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Between Man and Beast
Cover of Between Man and Beast
Between Man and Beast
An Unlikely Explorer and the African Adventure the Victorian World by Storm
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In 1856, Paul Du Chaillu ventured into the African jungle in search of a mythic beast, the gorilla. After wild encounters with vicious cannibals, deadly snakes, and tribal kings, Du Chaillu emerged with 20 preserved gorilla skins--two of which were stuffed and brought on tour--and walked smack dab into the biggest scientific debate of the time: Darwin's theory of evolution. Quickly, Du Chaillu's trophies went from objects of wonder to key pieces in an all-out intellectual war. With a wide range of characters, including Abraham Lincoln, Arthur Conan Doyle, P.T Barnum, Thackeray, and of course, Charles Darwin, this is a one of a kind book about a singular moment in history.

In 1856, Paul Du Chaillu ventured into the African jungle in search of a mythic beast, the gorilla. After wild encounters with vicious cannibals, deadly snakes, and tribal kings, Du Chaillu emerged with 20 preserved gorilla skins--two of which were stuffed and brought on tour--and walked smack dab into the biggest scientific debate of the time: Darwin's theory of evolution. Quickly, Du Chaillu's trophies went from objects of wonder to key pieces in an all-out intellectual war. With a wide range of characters, including Abraham Lincoln, Arthur Conan Doyle, P.T Barnum, Thackeray, and of course, Charles Darwin, this is a one of a kind book about a singular moment in history.

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  • From the book

    Prologue He'd been hunting in the forest's depths for months, but he'd never known such silence. No monkeys shook the leaves over-head, no birds cried, no insects droned. The only sounds seemed to come from within: the pulse throbbing in his temples and his own labored breathing.

    The previous day the young man had hiked what he guessed was about eighteen miles before collapsing into sleep. But those trails hadn't been nearly as challenging as this one--a muddy ribbon twisting up the forested mountainside, inset with loose boulders of granite and quartz. He was in good shape and just twenty-five years old, but each step took its toll. He fell behind his companions, whose bare feet gripped the slippery rocks better than did his leather boot soles. His blue cotton shirt and brown pants were streaked with mud.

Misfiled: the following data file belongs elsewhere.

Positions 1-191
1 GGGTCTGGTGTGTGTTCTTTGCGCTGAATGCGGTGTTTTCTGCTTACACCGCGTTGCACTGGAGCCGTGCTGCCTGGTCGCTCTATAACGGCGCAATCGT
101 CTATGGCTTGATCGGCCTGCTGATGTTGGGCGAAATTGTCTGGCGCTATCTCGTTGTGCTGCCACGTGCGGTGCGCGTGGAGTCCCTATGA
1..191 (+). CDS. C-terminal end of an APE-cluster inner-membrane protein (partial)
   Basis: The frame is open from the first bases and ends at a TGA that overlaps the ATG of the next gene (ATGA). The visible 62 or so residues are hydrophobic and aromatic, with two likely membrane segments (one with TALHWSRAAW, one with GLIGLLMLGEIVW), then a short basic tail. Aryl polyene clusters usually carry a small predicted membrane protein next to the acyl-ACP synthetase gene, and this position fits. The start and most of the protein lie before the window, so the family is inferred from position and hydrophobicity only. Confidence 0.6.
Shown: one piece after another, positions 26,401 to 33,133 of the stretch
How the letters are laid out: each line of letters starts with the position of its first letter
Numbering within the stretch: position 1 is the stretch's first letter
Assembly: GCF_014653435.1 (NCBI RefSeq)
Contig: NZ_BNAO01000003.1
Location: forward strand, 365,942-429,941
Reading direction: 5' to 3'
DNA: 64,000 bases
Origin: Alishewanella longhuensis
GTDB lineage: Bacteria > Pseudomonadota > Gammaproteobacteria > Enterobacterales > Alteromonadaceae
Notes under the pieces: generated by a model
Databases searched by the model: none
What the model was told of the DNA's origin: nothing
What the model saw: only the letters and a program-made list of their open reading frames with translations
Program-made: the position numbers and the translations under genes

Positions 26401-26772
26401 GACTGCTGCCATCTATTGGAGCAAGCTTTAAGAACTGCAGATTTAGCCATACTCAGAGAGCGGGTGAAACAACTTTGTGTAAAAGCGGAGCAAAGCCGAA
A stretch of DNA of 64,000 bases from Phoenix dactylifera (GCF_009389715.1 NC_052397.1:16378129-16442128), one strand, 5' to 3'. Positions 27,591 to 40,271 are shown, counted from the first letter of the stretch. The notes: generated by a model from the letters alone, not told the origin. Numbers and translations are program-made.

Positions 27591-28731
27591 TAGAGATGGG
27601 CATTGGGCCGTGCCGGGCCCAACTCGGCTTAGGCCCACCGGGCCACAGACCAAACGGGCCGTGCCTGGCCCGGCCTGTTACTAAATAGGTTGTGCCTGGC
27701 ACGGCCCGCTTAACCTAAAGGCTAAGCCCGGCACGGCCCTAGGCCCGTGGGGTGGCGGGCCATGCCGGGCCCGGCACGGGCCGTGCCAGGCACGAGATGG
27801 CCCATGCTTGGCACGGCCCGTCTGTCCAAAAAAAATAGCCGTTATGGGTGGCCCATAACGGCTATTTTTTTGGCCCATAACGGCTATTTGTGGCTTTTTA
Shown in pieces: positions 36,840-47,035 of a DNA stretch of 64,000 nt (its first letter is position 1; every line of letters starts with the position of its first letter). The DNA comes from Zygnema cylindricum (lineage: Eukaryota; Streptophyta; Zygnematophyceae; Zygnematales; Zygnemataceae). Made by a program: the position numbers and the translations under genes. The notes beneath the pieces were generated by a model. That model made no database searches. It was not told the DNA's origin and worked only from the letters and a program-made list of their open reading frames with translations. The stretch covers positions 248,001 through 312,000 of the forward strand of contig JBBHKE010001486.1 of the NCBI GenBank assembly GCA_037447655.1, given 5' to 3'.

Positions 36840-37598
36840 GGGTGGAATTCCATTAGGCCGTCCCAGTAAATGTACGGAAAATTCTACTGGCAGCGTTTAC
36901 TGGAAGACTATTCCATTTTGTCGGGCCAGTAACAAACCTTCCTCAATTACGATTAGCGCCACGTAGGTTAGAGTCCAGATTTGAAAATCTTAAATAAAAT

Somewhere along the way--it was hard to tell exactly where it began--the gentlest of whispers broke through the enveloping hush. The higher he climbed, the louder it got: a breathy hiss that grew into a roar. Twisting through the overgrown vegetation, he found the other men standing on a broad, flat shelf of land. A scene like none he'd ever witnessed burst open in front of him: a vast pool of swirling water, fed by a majestic torrent that spilled down the angled slope for what looked like a mile. A mist rose from the tumult, obscuring everything in a gauzy veil: the swaying ferns, the logs slanting across the water, the trees ringing the banks. According to his calculations, they were about five thousand feet above sea level.

    He paused to drink from the pool, but his rest was brief. A short distance uphill, one of his companions spotted footprints that didn't belong to their own party. The feet that had impressed those marks into the mud were bare--but oddly round, with a big toe that seemed to jut away from the other four toes at a severe angle.
    When he saw the prints for himself, the hunter felt his heart slam against his rib cage: this was the target he'd traveled so far to pursue, and it finally seemed within his reach.

    Following the tracks, the men stumbled into what appeared to be an abandoned tribal village. Years earlier, the land had been cleared for huts that had since collapsed. Stray stalks of sugarcane pushed through the ruins. As the hunter broke off a stalk and sucked the grassy sweetness from its marrow, another of the men observed that some of the plants had recently been ravaged--violently torn up by the roots and mangled into pulp.
    They looked at one another and grabbed the rifles they wore strapped across their backs.

    More tracks led down a hill. The men carefully crossed a stream on a fallen log, and on the other side of the water they encountered a cluster of enormous granite boulders, some as big as small buildings. The tracks here were even fresher, filled with muddy water that hadn't had time to settle.
    The hunter circled to the right of the boulders, while a few of his companions walked to the left. He emerged from the granite blockade just in time to catch an obstructed view of four dark creatures fleeing rapidly into the dense cover of forest.

    The figures disappeared as quickly as they had exploded into view. Running with their heads down and bodies bent forward, the woolly creatures appeared to him, he later noted, "like men running for their lives."
    Just minutes before, he might have sworn that the mountain torrent had been the most awe-inspiring sight he'd witnessed in his young life. But this blurred vision of bodies in motion--gone in the blink of an eye--blew it away.

    Chapter 1: Destiny
    Gabon, West Africa
    (Ten years earlier)

    Late in...

About the Author-
  • Monte Reel is also the author of The Last of the Tribe. He has written articles and essays for the New York Times Magazine, Harper's and Outside, and he is a former foreign correspondent for the Washington Post. He lives outside of Chicago with his wife and two daughters.

Reviews-
  • Publisher's Weekly

    September 3, 2012